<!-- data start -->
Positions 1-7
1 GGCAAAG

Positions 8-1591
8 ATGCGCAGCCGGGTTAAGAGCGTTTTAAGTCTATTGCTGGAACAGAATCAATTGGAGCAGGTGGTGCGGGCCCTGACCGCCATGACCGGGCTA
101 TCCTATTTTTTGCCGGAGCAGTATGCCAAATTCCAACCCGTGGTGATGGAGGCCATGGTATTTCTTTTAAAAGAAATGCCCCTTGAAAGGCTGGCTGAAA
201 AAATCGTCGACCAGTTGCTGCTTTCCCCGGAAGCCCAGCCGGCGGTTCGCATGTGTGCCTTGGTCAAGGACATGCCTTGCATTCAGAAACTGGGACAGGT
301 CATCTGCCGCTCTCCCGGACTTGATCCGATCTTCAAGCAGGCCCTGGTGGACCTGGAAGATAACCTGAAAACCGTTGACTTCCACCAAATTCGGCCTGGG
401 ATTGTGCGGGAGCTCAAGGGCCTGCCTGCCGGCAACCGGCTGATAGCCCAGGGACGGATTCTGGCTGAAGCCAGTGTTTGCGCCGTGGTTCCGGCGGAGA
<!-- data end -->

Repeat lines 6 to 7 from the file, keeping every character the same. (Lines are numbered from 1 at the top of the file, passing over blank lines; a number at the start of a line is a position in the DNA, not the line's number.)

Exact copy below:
201 AAATCGTCGACCAGTTGCTGCTTTCCCCGGAAGCCCAGCCGGCGGTTCGCATGTGTGCCTTGGTCAAGGACATGCCTTGCATTCAGAAACTGGGACAGGT
301 CATCTGCCGCTCTCCCGGACTTGATCCGATCTTCAAGCAGGCCCTGGTGGACCTGGAAGATAACCTGAAAACCGTTGACTTCCACCAAATTCGGCCTGGG